D Three Enterprises, LLC v. SunModo Corporation

Filing 25

STIPULATION AND ORDER REGARDING E-DISCOVERY entered by Magistrate Judge Craig B. Shaffer on 9/8/15. (amont, )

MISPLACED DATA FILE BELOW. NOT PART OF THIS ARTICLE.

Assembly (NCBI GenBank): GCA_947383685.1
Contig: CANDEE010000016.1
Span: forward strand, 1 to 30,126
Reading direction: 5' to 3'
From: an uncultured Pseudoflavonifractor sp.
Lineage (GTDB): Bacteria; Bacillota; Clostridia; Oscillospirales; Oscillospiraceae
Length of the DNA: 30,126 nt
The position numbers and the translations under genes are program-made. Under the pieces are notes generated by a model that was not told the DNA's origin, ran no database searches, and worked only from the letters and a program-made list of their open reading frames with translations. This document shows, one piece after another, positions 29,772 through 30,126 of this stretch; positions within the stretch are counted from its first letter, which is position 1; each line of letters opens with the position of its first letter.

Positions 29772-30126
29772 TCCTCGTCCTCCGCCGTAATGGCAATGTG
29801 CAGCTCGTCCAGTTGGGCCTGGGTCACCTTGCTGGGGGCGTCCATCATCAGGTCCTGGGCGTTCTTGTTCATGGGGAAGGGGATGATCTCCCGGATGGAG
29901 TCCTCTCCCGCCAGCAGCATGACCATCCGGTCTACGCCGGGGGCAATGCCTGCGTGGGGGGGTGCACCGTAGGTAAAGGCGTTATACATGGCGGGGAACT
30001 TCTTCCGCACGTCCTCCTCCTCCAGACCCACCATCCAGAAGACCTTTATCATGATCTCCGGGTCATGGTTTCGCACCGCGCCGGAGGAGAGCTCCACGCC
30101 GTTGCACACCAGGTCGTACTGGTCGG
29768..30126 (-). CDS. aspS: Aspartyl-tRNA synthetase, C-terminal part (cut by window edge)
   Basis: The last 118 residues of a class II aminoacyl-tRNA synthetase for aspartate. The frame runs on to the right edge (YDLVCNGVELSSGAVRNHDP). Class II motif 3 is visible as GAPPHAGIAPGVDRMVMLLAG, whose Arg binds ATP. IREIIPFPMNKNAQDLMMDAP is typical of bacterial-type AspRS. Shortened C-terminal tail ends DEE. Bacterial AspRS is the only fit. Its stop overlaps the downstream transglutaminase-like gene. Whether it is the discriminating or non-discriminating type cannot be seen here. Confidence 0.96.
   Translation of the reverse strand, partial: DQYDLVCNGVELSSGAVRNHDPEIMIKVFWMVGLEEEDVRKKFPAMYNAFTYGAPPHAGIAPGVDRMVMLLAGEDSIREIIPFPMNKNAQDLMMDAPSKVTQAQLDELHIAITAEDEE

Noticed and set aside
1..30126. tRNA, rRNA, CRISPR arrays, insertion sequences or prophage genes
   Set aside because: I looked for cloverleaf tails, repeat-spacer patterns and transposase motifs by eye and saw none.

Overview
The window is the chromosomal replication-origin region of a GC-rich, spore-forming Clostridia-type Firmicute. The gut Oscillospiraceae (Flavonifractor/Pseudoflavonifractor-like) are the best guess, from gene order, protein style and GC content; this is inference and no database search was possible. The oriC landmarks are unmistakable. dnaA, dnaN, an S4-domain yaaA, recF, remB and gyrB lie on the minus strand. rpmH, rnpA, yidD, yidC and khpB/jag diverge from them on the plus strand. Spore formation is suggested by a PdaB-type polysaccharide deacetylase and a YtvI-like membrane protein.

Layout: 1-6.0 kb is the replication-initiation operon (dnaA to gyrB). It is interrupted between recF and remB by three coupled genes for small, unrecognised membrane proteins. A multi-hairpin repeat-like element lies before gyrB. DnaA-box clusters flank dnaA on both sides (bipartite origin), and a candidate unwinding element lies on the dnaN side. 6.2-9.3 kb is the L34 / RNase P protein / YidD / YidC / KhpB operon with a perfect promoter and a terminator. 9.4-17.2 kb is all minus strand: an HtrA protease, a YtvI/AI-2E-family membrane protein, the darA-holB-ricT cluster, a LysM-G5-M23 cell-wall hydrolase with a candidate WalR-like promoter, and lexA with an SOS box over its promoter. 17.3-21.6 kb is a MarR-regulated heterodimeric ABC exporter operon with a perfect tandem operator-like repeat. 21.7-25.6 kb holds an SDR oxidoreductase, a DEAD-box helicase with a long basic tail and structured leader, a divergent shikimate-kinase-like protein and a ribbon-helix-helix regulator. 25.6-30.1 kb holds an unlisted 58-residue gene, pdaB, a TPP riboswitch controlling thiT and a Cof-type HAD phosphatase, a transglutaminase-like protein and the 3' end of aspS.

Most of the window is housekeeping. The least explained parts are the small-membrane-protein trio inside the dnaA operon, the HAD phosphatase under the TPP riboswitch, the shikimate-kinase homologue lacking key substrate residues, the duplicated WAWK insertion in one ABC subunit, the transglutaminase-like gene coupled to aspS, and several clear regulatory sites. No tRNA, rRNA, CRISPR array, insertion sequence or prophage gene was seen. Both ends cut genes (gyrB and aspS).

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IN THE UNITED STATES DISTRICT COURT DISTRICT OF COLORADO Civil Action No.: 1:15-cv-1151-MSK-CBS D THREE ENTERPRISES, LLC, Plaintiff(s), v. SUNMODO CORPORATION Defendant(s). STIPULATION AND ORDER REGARDING E-DISCOVERY The Court ORDERS as follows: 1. This order supplements all other discovery rules and orders. It streamlines Electronically Stored Information (“ESI”) production to promote a “just, speedy, and inexpensive determination” of this action, as required by Federal Rule of Civil Procedure 1. 2. This order may be modified in the Court’s discretion or by agreement of the parties. 3. A party’s meaningful compliance with this order and efforts to promote efficiency and reduce costs will be considered in cost-shifting determinations. 4. Absent a showing of good cause, general ESI production requests under Federal Rules of Civil Procedure 34 and 45, or compliance with a mandatory   ESI STIPULATION – PAGE 1 disclosure requirement of the Court, shall not include metadata. However, fields showing the date and time that the document was sent and received, as well as the complete distribution list, shall generally be included in the production if such fields exist. 5. Absent agreement of the parties or further order of this Court, the following parameters shall apply to ESI production: a. General Document Image Format. Each electronic document shall be produced in industry-standard, single-page Tagged Image File Format (“TIFF”) format or multiple page PDF format. TIFF files shall be single page and shall be named with a unique production number followed by the appropriate file extension. Load files, in a format acceptable for the receiving party’s document processing software, shall be provided to indicate the location and unitization of the TIFF files. If a document is more than one page, the unitization of the document and any attachments and/or affixed notes shall be maintained as they existed in the original document. b. Text-Searchable Documents. No party has an obligation to provide text searchable production; however, if a party’s documents already exist in text-searchable format independent of this litigation, or are converted to text-searchable format for use in this litigation, including for use by the producing party’s counsel, then the producing party shall produce the document in the same text-searchable format. c.   ESI ORDER – PAGE 2 Footer. Each document image shall contain a footer with a sequentially ascending production number. d. Native Files. Electronic files may be produced in native format whenever more practical to do so, e.g., spreadsheets. In addition, party that receives a document produced in a format specified above may make a reasonable request to receive the document in its native format. If the parties are unable to reach agreement with regard to requests for additional documents in native-file format, the parties reserve the right to seek relief from the Court. Documents produced natively shall be represented in the set of imaged documents by a slipsheet indicating the production identification number and confidentiality designation for the native file that is being produced. e. No Backup Restoration Required. Absent a showing of good cause, no party need restore any form of media upon which backup data is maintained in a party’s normal or allowed processes, including but not limited to backup tapes, disks, SAN, and other forms of media, to comply with its discovery obligations in the present case. No party is required to alter the normal operation of any automatic data backup system to comply with any obligation to preserve data for purposes of this case. f. Voicemail and Mobile Devices. Absent a showing of good cause, voicemails, PDAs and mobile phones are deemed not reasonably accessible and need not be collected and preserved. g.   ESI ORDER – PAGE 3 Format for production of documents – hardcopy or paper documents. All documents that are hardcopy or paper files generally shall be scanned and produced in the same manner as documents existing in electronic format, above, unless that is not practical or cost efficient for specific sets or categories of documents. h. Source code. This Stipulation does not govern the format for production of source code, which shall be produced pursuant to the relevant provision of the Protective Order, if any, or shall otherwise be produced in accordance with agreements of the parties, the Federal Rules of Civil Procedure, this Court’s local rules, or a Court order. i. Databases. Certain types of databases are dynamic in nature and will often contain information that is neither relevant nor reasonably calculated to lead to the discovery of admissible evidence. Thus, a party may opt to produce relevant and responsive information from databases in an alternate form, such as a report or data table. These reports or data tables will be produced in a static format. Upon a showing of need, the parties agree to identify the specific databases, by name, that contain the relevant and responsive information that parties produce. j. Requests for hi-resolution or color documents. The parties agree to respond to reasonable and specific requests for the production of higher resolution or color images. Nothing in this Stipulation shall preclude a producing party from objecting to such   ESI ORDER – PAGE 4 requests as unreasonable in number, timing, or scope, provided that a producing party shall not object if the document as originally produced is illegible or difficult to read. The producing party shall have the option of responding by producing a native-file version of the document. If a dispute arises with regard to requests for higher resolution or color images, the parties will meet and confer in good faith to try to resolve it. k. Foreign language documents. All documents shall be produced in their original language. Where a requested document exists in a foreign language and the producing party also has an Englishlanguage version of that document that it prepared for non-litigation purposes prior to filing of the lawsuit, the producing party shall produce both the original document and all English-language versions. In addition, if the producing party has a certified translation of a foreign-language document that is being produced (whether or not the translation is prepared for purposes of litigation), the producing party shall produce both the original document and the certified translation. Nothing in this agreement requires a producing party to prepare a translation, certified or otherwise, for foreign language documents that are produced in discovery. 6. General ESI production requests under Federal Rules of Civil Procedure 34 and 45, or compliance with a mandatory disclosure order of the court, shall not include e-mail or other forms of electronic correspondence (collectively   ESI ORDER – PAGE 5 “e-mail”). To obtain e-mail, parties must propound specific e-mail production requests. 7. E-mail production requests shall be phased to occur timely after the parties have exchanged initial disclosures, a specific listing of likely e-mail custodians, a specific identification of the eight most significant listed e-mail custodians in view of the pleaded claims and defenses (or fewer than eight custodians if the party cannot reasonably identify eight custodians likely to have relevant information),1 infringement contentions and accompanying documents, invalidity contentions and accompanying documents, and preliminary information relevant to damages. The exchange of this information shall occur at the time required under the Federal Rules of Civil Procedure, Local Rules, or by order of the Court. Each requesting party may also propound up to three written discovery requests and take one deposition per producing party to identify the proper custodians, proper search terms, and proper time frame for e-mail production requests. The court may allow additional discovery upon a showing of good cause. 8. E-mail production requests shall identify the custodian, search terms, and time frame. The parties shall cooperate to identify the proper custodians, proper search terms, and proper time frame. Each requesting party shall limit its e-mail production requests to a total of six custodians per producing party for all such requests. The parties may jointly agree to modify this limit without the Court’s leave. The Court shall consider contested requests for 1 A “specific identification” requires a short description of why the custodian is believed to be significant.   ESI ORDER – PAGE 6 additional or fewer custodians per producing party, upon showing a distinct need based on the size, complexity, and issues of this specific case. 9. Each requesting party shall limit its e-mail production requests to a total of eight search terms per custodian per party. The parties may jointly agree to modify this limit without the Court’s leave. The Court shall consider contested requests for additional or fewer search terms per custodian, upon showing a distinct need based on the size, complexity, and issues of this specific case. The search terms shall be narrowly tailored to particular issues. Indiscriminate terms, such as the producing company’s name or its product name, are inappropriate unless combined with narrowing search criteria that sufficiently reduce the risk of overproduction. A conjunctive combination of multiple words or phrases (e.g., “computer” and “system”) narrows the search and shall count as a single search term. A disjunctive combination of multiple words or phrases (e.g., “computer” or “system”) broadens the search, and thus each word or phrase shall count as a separate search term unless they are variants of the same word. Use of narrowing search criteria (e.g., “and,” “but not,” “w/x”) is encouraged to limit the production and shall be considered when determining whether to shift costs for disproportionate discovery. A party is not obligated to produce non-privileged e-mails or other ESI solely because it is from the time frame and contains one or more search terms identified by the requesting party. Nothing herein is intended to overrule, or constitute a waiver of, any wellfounded objection.   ESI ORDER – PAGE 7 10. Pursuant to Federal Rule of Evidence 502(d), the inadvertent production of privileged or work product protected ESI is not a waiver in the pending case or in any other federal or state proceeding. 11. The mere production of ESI in a litigation as part of a mass production shall not itself constitute a waiver for any purpose. 12. Except as expressly stated, nothing in this order affects the parties’ discovery obligations under the Federal or Local Rules. So Ordered. Dated: September 8, 2015 s/ Craig B. Shaffer U.S. Magistrate Judge Craig B. Shaffer   ESI ORDER – PAGE 8 WE SO MOVE and agree to abide by the terms of this Order: Dated: September 1, 2015 /s/ Scott Davis Scott Davis Klarquist Sparkman, LLP 121 SW Salmon Street, Suite 1600 Portland, OR 97204 Tel: (503) 473-0933 E-mail: scott.davis@klarquist.com Attorneys for SunModo Corporation Dated: September 1, 2015 /s/ David A. Skeels David A. Skeels Michael T. Cooke Dave R. Gunter Friedman Suder & Cooke 604 East 4th Street, Suite 200 Fort Worth, TX 76102 Tel: (817) 334-0400 Fax: (817) 334-0401 E-mail: skeels@fsclaw.com E-mail: mtc@fsclaw.com E-mail: gunter@fsclaw.com Attorneys for D THREE ENTERPRISES, LLC   ESI ORDER – PAGE 9